Copper, lead, and tin have been used by man for thousands of years. Aluminum, on the other hand, was not discovered until 1808 (over 200 years ago) although early civilizations used aluminum-bearing clays to make pottery, and aluminum salts were used in making dyes and medicines. In 1854, we learned how to produce aluminum commercially. Today, we can't live without it!
Aluminum is a metallic element with the symbol Al. For more information about its atomic structure, weight and more, see our Periodic Chart of the elements. The primary ore of aluminum is bauxite (Note: Bauxite specimens are available on our minerals page). It is plentiful and occurs mainly in tropical and sub-tropical areas such as Africa, the West Indies, South American and Australia. Bauxite contains all kinds of impurities - primarily metals such as iron - but consists of 45 percent to 60 percent aluminum oxide or alumina. Bauxite and alumina used in the US are imported primarily from Jamaica and Australia.
Aluminum, in its metallic form, does not exist naturally. It is found only in combination with other minerals in the form of silicate and oxide compounds which make up about 8 per cent of the earth's crust. Aluminum is the third most common crustal element and the most common crustal metal on earth. These mineral compounds are very stable and it took many years of research to find a way to remove the metal from the ore minerals in which it is found.
Aluminum can be very strong, light (less than one third the specific gravity of steel, copper or brass), ductile and malleable. And, it is an excellent conductor of heat and electricity. Polished aluminum has the highest reflectivity of any material—even more than mirror glass. It can be cast, rolled or extruded into an infinite variety of shapes. It has unique barrier properties as a packaging material, it resists corrosion and it can be recycled—again and again and again, with no loss of quality or properties.
Producing aluminum is basically a two stage process consisting of several intermediate steps. First, using several mechanical and chemical stages, bauxite is refined to recover the alumina present using the Bayer Process named after Henry Bayer.
Once the alumina—aluminum oxide trihydrate—is recovered, it can be electrolytically reduced (transformed by electrochemical means) into metallic aluminum. Our Producing Aluminum page has a more detailed look at the process of recovering alumina from bauxite and converting it to aluminum.
The History of Aluminum
The following are important dates in the history of the discovery of aluminum and in the progress of our knowledge and use of this important metal we depend on every day.
1808: Sir Humphrey Davy (Britain) discovered the existence of the shiny metal we are so dependent on today and gave it a name - Aluminum.
1821: P. Berthier (France) discovered a hard, reddish, clay-like material containing 52 per cent aluminum oxide near the village of Les Baux in southern France. He called it bauxite - after the village. Today, we recognize bauxite as the most common ore of aluminum.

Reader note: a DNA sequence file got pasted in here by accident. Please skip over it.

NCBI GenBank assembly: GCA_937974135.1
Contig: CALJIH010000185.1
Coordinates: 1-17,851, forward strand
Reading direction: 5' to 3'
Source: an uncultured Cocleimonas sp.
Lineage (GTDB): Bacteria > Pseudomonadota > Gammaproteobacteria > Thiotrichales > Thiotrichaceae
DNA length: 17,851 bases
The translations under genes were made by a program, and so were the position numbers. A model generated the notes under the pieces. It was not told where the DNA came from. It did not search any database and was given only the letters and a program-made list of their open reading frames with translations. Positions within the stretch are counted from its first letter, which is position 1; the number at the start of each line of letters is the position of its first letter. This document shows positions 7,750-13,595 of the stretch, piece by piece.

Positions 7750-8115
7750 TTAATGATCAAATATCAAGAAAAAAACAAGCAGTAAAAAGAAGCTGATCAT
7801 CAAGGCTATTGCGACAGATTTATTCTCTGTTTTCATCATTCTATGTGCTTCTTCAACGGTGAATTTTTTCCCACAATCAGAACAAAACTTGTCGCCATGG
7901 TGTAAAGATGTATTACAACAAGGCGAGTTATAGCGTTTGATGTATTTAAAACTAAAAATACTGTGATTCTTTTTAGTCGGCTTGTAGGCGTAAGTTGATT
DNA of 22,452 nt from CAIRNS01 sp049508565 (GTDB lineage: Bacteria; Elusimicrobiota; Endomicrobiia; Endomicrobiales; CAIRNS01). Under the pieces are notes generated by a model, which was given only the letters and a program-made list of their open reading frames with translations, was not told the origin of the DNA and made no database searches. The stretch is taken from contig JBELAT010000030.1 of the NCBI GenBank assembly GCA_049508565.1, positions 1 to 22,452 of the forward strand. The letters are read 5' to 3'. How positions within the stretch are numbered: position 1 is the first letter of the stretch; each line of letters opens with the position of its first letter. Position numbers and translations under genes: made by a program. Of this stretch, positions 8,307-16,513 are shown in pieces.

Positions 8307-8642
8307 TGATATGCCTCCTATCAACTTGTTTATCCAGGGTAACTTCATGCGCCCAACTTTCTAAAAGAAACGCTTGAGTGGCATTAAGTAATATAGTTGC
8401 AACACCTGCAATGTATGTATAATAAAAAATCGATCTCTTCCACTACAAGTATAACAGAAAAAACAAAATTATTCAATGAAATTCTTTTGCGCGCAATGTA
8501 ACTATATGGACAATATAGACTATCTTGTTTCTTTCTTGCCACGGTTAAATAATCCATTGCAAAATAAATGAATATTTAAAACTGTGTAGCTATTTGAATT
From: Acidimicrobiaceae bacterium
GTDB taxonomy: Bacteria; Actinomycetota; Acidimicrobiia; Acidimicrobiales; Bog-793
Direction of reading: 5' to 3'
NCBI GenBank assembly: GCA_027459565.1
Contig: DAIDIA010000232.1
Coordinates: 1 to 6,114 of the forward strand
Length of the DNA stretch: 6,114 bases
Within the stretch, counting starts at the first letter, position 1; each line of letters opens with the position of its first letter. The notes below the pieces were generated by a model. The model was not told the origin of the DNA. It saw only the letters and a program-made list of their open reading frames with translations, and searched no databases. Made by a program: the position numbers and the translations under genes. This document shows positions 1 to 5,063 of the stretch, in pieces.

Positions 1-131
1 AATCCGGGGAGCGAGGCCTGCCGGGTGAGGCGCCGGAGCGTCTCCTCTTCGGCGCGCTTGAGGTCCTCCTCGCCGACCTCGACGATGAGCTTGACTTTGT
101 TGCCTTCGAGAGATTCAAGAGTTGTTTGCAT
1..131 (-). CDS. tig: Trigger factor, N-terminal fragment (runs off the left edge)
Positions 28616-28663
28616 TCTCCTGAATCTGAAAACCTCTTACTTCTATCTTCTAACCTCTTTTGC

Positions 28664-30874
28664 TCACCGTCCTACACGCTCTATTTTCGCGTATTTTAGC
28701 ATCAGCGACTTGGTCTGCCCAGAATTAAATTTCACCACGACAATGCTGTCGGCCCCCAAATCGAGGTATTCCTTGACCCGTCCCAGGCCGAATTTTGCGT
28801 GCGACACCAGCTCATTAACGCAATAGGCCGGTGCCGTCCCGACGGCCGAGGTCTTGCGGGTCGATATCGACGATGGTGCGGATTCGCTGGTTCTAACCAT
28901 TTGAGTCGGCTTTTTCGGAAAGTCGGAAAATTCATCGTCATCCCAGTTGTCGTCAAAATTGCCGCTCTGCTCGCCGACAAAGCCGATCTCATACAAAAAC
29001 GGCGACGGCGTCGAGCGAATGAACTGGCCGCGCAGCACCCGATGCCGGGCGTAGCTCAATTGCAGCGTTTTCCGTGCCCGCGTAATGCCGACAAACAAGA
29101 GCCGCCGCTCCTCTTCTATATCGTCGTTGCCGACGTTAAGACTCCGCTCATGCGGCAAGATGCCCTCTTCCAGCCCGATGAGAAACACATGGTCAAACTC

1825: Hans Christian Oersted (Denmark) produced very small quantities of aluminum metal by mixing dilute potassium amalgam with anhydrous aluminum chloride. When the two were allowed to react chemically, a residue of slightly impure aluminum was produced.
1827: Freidrich Wohler (Germany) developed a method for producing aluminum powder through a chemical reaction between potassium and anhydrous aluminum chloride.
1845: Wohler determined the specific gravity of aluminum (2.7) which illustrated one of its unquie physical properties - it was extremely light in weight compared to most metals known at the time.
1854: Henri Sainte-Claire Deville (France) create the first commercial process for producing aluminum which - at that time - was more valuable than gold.
1855: A bar of aluminum was exhibited alongside the Crown Jewels at the Paris Exhibition.
1885: Hamilton Y. Cassner (USA) improved on Deville's process for producing aluminum and 15 tons were produced that year!
1886: Two unknown young scientists, Paul Louis Toussaint Heroult (France) and Charles Martin Hall (USA), working separately and unaware of each other's work, simultaneously invented a new electrolytic process (eventually called the Hall-Heroult process) which is the basis for all aluminum production today. They discovered that if they dissolved aluminum oxide (alumina) in a bath of molten cryolite and passed a powerful electric current through it, molten aluminum would be deposited at the bottom.
1888: The first aluminum companies were founded in France, Switzerland and the USA
1889: Freidrich Bayer (Austria), son of the founder of the Bayer chemical company, invented the Bayer Process for the large scale production of alumina from bauxite.
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